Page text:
Dollar Tree’s big Gamble on Family Dollar Pays off or Does It?

The huge gamble Dollar Tree (NASDAQ: DLTR) took; when it bought its ailing rival Family Dollar, last year is finally starting to pay off at least on paper.

Dollar Tree’s revenues more than doubled between July 2015 and July 2016; rising from $9.759 billion to $20.39 billion. That made for an increase of $10.631 billion in a year; and puts Dollar Tree in striking range of its archrival Dollar General (NYSE: DG). Dollar General reported revenues of $21.01 billion on July 31, 2016.

Among other things this means that Dollar Tree’s revenues now exceed those of Kohl’s (NYSE: KSS) and JC Penney (NYSE: JCP). For the record; Kohl’s had revenues of $18.97 billion; and Penney’s reported revenues of $12.62 billion, on July 31, 2016.

This means that Dollar Tree like Dollar General might be on the verge of becoming a major player in retail. It also shows us that the dollar store model is working, but is it profitable, is Dollar Tree making money?

Is Dollar Tree Making Money?

Dollar Tree is making some money it reported $713.8 million in net income and a profit margin of 3.41% on July 31. It also reported $189.3 million free cash flow and $1.486 billion in cash from operations on the same day.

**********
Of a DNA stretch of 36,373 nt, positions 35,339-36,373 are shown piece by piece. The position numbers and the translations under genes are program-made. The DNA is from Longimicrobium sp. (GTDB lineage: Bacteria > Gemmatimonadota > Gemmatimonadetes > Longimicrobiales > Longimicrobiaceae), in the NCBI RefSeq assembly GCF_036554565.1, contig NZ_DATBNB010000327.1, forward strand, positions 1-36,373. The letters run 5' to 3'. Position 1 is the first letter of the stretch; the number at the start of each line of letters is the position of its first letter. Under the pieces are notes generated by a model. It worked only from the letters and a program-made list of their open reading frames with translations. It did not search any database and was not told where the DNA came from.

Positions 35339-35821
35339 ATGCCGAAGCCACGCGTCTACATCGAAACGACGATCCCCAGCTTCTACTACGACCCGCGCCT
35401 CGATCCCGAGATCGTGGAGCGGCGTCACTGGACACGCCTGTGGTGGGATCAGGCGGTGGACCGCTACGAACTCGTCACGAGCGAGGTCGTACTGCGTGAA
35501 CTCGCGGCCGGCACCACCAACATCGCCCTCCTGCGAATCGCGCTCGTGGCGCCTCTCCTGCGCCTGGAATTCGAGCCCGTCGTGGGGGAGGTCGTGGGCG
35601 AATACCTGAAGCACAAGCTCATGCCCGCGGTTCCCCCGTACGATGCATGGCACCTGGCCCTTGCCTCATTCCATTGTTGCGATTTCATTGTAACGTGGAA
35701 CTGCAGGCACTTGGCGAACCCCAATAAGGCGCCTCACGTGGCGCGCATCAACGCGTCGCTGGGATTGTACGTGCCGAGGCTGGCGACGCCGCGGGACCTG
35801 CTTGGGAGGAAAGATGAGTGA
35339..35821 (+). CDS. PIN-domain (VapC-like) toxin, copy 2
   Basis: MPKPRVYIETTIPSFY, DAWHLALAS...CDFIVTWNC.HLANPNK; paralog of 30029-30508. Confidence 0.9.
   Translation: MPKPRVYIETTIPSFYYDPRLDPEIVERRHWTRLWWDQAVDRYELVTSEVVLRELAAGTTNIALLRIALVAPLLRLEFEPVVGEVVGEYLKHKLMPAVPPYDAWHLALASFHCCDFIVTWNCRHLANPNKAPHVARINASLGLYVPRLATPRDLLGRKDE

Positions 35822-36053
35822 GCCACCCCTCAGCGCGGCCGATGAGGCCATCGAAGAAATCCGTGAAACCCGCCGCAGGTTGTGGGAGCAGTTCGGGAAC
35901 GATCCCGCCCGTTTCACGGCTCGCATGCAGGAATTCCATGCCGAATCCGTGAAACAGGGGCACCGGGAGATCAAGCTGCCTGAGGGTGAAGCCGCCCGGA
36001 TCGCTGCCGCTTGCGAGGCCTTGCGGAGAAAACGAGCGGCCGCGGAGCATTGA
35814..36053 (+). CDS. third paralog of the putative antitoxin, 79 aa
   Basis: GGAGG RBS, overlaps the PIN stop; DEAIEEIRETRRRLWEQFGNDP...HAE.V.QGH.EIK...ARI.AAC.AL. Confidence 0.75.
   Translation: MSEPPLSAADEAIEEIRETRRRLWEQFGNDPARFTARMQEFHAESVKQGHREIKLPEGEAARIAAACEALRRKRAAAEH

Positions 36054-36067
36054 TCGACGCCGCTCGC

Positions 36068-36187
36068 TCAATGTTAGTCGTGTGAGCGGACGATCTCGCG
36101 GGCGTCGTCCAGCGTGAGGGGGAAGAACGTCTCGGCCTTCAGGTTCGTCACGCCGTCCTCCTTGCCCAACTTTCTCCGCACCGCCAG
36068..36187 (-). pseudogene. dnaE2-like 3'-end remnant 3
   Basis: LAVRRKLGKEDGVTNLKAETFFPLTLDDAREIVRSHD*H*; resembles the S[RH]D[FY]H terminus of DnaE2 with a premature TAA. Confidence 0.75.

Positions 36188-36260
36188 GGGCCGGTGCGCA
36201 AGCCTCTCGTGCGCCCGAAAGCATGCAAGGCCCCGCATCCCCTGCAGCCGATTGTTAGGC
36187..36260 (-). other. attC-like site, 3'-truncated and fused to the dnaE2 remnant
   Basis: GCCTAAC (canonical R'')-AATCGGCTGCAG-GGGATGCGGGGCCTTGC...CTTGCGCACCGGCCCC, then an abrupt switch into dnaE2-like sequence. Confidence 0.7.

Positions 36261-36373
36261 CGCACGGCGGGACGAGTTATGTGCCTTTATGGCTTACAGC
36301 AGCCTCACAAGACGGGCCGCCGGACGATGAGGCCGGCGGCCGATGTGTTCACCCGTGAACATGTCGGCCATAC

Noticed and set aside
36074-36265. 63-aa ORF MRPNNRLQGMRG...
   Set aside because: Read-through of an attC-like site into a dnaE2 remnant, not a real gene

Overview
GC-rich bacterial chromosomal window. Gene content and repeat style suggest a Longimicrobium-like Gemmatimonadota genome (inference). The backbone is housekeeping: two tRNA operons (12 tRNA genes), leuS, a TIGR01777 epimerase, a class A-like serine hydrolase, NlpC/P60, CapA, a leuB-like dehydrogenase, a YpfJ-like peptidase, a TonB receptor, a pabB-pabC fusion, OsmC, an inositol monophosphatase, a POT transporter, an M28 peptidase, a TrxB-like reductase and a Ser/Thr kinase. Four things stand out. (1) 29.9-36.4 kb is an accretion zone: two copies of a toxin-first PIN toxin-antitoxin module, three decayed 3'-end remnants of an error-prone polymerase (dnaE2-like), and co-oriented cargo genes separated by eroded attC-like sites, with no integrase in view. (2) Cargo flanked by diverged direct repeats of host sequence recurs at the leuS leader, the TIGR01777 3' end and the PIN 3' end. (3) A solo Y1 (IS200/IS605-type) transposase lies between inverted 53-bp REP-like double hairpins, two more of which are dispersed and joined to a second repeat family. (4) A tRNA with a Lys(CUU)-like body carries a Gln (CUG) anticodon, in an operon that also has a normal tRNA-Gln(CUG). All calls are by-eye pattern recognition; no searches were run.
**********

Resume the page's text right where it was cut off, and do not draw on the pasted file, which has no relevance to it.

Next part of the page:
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What’s more interesting is that Dollar Tree had quite a bit of float, more than Dollar General. Dollar reported assets of $16.33 billion and cash and short-term investments of $1.097 billion on July 31, 2016. In contrast Dollar General reported $185.03 million in cash and short-term investments and assets of $11.62 billion on the same day.

That means Dollar Tree is cash rich for a retailer but that might not last. There is some evidence that its potential market is shrinking.

Dollar Stores face Shrinking Customer Base, Growing Competition

Both Dollar Tree CEO Bob Sasser and Dollar General CEO Todd Vasos admitted that their customer have less money to spend; because of rising rent and healthcare costs for lower-income people. Those lower-income people have less disposable income and they are the dollar stores’ primary customer base.